Introduced at an international electric vehicle symposium in Orlando, Fla., back in 1998, the Bombardier NV was highly touted by Pierre Beaudoin, then President of the Motorized Consumer Products Division of Bombardier, Inc. He noted how his company felt the Bombardier NV would “…be a star among consumers looking for a fun, economical, and environmentally friendly means of transportation.”
Of course, the NV never made extended production and the vehicle disappeared. Pierre Beaudoin is now chief executive at Bombardier Inc. As excess NV parts ended up being available, at least one enterprising snowmobiler developed a working snowmobile prototype.
But, of course, with its background in electric-powered vehicles and with the continuing development of more and more efficient batteries, is Bombardier or its offspring, BRP, a candidate to explore electric or hybrid power for ATVs and sleds?
Might the push for such alternative power systems come from outside the powersports business itself? It has been reported by the website Autobloggreen.com that Andrew Grove, former chairman and CEO of Intel Corp., thinks that “… the confluence of oil prices, environmental concerns and economic conditions now demand a rapid move from internal combustion to electrically driven vehicles.”
Grove reportedly is encouraging the creation of tax incentives to help fund battery and conversion kit development. Teaching a business school class at Stanford, Grove plans to devote a semester to finding ways to make electric vehicles possible.
Keep in mind that major auto makers like Mercedes-Benz and Japanese car maker Toyota have long been developing very small automobiles with under 1000cc engines to meet the demands of consumers in Europe and Asia. Remember that 660cc Arctic Cat engine that was recently supplanted by the new Suzuki 4-stroke? That came out of a micro car. And Polaris’ 4-stroke twin was developed as a multi-purpose modular motor in Europe. With partners familiar in producing lightweight, low-powered vehicles, perhaps, some bonds will be developed to produce new ways of powering sleds and ATVs.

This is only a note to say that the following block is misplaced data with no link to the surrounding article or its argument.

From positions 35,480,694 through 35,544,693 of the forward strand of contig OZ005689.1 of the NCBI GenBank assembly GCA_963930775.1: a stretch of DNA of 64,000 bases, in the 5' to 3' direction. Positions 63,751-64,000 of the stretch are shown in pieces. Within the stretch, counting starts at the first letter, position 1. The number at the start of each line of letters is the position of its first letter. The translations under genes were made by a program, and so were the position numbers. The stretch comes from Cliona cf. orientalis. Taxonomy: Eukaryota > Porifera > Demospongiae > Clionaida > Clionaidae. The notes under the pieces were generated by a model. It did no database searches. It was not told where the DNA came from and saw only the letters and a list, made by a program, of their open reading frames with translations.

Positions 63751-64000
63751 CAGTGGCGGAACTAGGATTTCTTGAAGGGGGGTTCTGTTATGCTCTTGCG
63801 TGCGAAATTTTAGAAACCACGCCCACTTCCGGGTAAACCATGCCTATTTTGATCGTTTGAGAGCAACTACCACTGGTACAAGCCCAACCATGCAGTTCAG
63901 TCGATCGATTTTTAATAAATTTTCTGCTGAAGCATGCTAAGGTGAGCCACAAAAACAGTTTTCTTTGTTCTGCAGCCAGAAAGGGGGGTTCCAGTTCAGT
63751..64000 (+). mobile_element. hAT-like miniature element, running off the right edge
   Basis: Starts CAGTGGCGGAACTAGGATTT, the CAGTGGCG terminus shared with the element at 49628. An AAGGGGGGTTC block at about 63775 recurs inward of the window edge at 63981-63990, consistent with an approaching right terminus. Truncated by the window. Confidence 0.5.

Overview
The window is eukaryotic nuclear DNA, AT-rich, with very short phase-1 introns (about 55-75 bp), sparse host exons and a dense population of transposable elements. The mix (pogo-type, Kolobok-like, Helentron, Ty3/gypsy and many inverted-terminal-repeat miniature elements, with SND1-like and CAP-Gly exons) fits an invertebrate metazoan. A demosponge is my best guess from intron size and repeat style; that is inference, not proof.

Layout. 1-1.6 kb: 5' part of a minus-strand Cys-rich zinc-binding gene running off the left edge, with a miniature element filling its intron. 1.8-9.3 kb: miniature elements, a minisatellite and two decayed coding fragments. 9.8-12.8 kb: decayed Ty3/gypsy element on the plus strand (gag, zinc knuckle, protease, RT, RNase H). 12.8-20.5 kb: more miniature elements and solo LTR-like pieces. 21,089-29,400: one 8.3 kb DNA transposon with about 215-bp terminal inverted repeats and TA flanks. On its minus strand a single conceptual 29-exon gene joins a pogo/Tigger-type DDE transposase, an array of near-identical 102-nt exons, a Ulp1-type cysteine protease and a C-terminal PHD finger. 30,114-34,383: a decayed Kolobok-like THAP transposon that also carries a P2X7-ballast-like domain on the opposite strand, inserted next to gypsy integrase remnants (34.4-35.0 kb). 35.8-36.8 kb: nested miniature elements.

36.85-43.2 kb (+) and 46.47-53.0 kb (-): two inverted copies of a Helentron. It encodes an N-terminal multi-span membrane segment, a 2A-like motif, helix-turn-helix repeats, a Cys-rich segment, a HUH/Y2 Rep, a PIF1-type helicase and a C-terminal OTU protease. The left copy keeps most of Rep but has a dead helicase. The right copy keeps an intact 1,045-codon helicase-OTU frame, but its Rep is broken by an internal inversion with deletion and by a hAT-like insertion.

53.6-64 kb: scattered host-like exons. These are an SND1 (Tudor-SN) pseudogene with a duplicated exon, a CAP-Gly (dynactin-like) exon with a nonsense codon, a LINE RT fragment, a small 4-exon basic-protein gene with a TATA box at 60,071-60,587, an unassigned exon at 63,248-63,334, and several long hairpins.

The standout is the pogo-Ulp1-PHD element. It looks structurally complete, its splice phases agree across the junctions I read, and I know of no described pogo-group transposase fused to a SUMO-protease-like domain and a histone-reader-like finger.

As we look into the future and see reports of $7-$10 per gallon gasoline prices in North America, can alternative drivetrain sources really be that inconceivable? As our dinner companion noted, electric engines offer a great deal of torque and the right combination of gas-electric power could make ATVs and sleds quicker and as powerful as what we have now.
It would certainly be different, this alternative drivetrain. For example, could a sled’s front drive shaft consist of drive sprockets mounted on the ends of an electric motor that is powered by batteries housed under the seat? And what if those batteries drew their charge from a sled hood that was actually a system of solar panels? Is this really all that outrageous to consider?
If such things come to pass, there are many of us who will truly miss the banshee scream of an Apex 4-stroke at full throttle and the grunting pull of a Can-Am 800cc twin. Maybe we’ll get used to the quiet ways of alternative powertrains. Or, maybe, just maybe, we can record engine sounds on our iPod and play them back through speakers on board our new powersports off-road vehicle of the future!
Related Reading: UW wins Clean Snowmobile Challenge